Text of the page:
Good camera technique proceeds from good acting technique. I have never met a good actor that had trouble with camera technique problems, just like I never met a good cook that had trouble putting food on plates (or setting the table). Trust me, the placing of the performance food before the potential eater (audience) is very easily learned if you're a good cook.

Good camera technique inevitably follows from good acting technique; and a smart actor never puts the camera cart before the performance horse: making the serving of the meal more important than the good cooking.

The good actor first make sure their acting performance is worth the audience seeing and hearing.

I have found invariably and actor's poor camera technique generally results from the actor's lack of confidence in their acting abilities. So when they act in front of the camera's, they freeze up.

When an actor has confidence in the acting abilities, on the other hand, has honed his or her good acting technique to the point that they know they will always be good, it doesn't matter when or how someone is watching them; and whether that 'watching' is in close-up. or two-shot or master shot, or from right profile or left profile.

First learn to cook the good acting meal; learning to serve it will be a breeze.

Friday, October 07, 2011

ON ACTING: Losing Control

Actors are often worried about losing control...of the lines, of the story, and especially of their performance emotions.

When they feel their spontaneous performance threatens to emotionally or physically careen out of control (their frightened view), they put on the brakes. They pass every feeling impulse through their brains...especially the cognitive part of their brains, their conscious awareness of all their lines, blocking and other activities in the scene, including the emotions being felt at every moment in the scene. They lack the courage of spontaneity.

A great actor, on the other hand, is a brave actor, a courageous one. He or she allow their spontaneously generated emotions to originate, dictate and guide their actions...without consciousness aforethought.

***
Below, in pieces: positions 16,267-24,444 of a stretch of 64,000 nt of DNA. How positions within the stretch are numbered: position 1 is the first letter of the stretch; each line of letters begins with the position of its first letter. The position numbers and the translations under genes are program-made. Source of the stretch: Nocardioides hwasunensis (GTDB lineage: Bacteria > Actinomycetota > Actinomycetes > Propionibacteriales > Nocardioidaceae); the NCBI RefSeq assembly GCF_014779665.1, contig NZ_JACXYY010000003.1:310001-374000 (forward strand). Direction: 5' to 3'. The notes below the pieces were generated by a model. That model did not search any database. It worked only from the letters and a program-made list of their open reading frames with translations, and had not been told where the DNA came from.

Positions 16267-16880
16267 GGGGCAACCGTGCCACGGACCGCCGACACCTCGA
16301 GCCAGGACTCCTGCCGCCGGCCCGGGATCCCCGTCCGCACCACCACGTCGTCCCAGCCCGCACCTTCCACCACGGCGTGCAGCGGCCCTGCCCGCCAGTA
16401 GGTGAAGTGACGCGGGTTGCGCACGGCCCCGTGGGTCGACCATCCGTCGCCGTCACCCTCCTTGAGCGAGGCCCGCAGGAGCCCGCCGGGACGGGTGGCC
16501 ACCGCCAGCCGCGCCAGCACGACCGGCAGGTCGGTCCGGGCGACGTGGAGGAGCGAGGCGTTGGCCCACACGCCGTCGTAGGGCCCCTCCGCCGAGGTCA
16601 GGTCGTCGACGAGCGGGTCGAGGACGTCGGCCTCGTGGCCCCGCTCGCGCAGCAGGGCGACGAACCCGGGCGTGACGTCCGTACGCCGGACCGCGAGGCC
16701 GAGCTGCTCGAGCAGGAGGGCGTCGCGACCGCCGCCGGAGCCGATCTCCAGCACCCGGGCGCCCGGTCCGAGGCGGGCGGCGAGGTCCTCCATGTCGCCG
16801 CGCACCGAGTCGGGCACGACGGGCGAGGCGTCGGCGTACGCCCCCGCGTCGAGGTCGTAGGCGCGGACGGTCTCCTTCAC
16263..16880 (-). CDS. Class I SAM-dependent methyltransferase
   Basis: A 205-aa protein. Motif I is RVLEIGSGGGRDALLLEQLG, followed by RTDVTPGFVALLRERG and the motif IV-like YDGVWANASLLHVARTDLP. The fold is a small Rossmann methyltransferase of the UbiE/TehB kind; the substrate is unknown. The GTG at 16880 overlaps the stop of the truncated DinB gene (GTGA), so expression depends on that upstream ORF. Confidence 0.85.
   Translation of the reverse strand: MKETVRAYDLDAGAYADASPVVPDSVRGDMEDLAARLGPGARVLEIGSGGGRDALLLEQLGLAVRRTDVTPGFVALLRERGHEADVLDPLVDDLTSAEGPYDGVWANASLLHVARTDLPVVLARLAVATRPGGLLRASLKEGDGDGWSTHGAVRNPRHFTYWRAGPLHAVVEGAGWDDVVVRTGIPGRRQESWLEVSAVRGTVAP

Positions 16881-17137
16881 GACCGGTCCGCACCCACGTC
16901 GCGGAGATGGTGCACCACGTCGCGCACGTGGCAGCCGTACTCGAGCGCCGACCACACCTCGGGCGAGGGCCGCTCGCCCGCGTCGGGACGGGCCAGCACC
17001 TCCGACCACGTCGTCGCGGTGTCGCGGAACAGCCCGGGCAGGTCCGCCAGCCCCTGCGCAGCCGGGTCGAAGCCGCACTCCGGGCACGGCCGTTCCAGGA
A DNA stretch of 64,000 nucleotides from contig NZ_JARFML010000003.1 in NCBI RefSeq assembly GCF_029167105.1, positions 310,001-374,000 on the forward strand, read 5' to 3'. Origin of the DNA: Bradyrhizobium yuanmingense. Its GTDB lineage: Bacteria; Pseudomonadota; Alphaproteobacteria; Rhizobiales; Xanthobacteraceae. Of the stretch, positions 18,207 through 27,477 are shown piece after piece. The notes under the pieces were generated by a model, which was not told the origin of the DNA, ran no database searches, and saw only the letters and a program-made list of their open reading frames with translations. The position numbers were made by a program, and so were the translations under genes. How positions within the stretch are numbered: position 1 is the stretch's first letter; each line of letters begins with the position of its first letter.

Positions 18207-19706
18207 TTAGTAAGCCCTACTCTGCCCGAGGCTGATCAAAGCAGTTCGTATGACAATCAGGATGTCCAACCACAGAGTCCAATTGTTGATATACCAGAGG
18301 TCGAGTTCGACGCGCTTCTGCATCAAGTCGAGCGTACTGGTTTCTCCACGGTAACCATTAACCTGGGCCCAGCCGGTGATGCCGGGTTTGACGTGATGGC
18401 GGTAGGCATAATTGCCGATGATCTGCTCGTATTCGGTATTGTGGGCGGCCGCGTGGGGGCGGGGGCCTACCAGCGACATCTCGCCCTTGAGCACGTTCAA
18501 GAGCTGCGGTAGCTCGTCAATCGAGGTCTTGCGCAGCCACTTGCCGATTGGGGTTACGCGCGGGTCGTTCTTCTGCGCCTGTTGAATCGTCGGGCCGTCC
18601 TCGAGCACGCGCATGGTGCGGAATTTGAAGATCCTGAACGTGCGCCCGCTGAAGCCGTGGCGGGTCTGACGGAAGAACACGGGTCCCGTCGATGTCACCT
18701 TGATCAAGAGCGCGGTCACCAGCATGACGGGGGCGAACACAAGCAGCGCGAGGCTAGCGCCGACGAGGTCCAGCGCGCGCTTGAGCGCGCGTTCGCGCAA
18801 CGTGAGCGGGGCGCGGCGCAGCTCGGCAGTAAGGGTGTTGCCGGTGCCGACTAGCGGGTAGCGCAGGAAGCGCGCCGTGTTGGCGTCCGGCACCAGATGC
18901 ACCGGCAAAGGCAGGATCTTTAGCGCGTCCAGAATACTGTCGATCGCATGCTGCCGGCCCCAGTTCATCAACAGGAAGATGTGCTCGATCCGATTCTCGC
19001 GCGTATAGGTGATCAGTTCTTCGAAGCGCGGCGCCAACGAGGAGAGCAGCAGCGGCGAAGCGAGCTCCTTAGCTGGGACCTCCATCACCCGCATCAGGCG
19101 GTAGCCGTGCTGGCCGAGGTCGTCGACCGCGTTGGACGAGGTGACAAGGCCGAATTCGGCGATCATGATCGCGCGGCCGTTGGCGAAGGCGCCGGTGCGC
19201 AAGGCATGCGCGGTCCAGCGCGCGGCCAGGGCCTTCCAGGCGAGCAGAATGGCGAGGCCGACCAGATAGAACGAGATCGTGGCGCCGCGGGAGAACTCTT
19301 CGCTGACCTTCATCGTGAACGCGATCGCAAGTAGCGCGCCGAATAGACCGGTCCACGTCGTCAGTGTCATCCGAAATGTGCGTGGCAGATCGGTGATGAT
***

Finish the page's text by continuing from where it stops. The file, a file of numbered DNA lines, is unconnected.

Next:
They let the events of the scene happen to them, rather than the other way around. They do not let consciousness (conscious will) dictate their every action, rather than allowing--as it happens in everyday life (especially exciting life)--their perfomance to occur impulsively and spontaneously.

They are unable to live freely within the scene, trusting their emotional/muscle memory, garnered in rehearsal, to guide their performance.

In everyday life, when deciding to the convenience store by foot (the objective in the scene), we don't CONSCIOUSLY think about staying on the sidewalk when walking down the street, or looking at traffic before we cross the street. We trust our muscle memory to control us; we rely on our prior experience (life's rehearsal) to navigate us through city streets safely to get to the store. Just so, an engaged actor trusts his prior learning--his rehearsal--to AUTOMATICALLY keep him on the sidewalk of the scene and navigate through traffic (the other characters/actors and their own emotions) when crossing the street--and all this without conscious control.

Let it go, actors. Let our trained (and rehearsed) autonomic system (and its learned inner impulse control) dictate and guide our performance actions. We don't need the conscious control of the voluntary system to guide us through our every action...unless, of course, we haven't learned our lines, are resisting the director's blocking, and are afraid someone in the audience might find out our real emotions!! Laziness and fear are the real origins of an actor's desire for conscious control of a performance.

Remember: good acting is not for the lazy and cowardly. It is for the hard-working...and brave.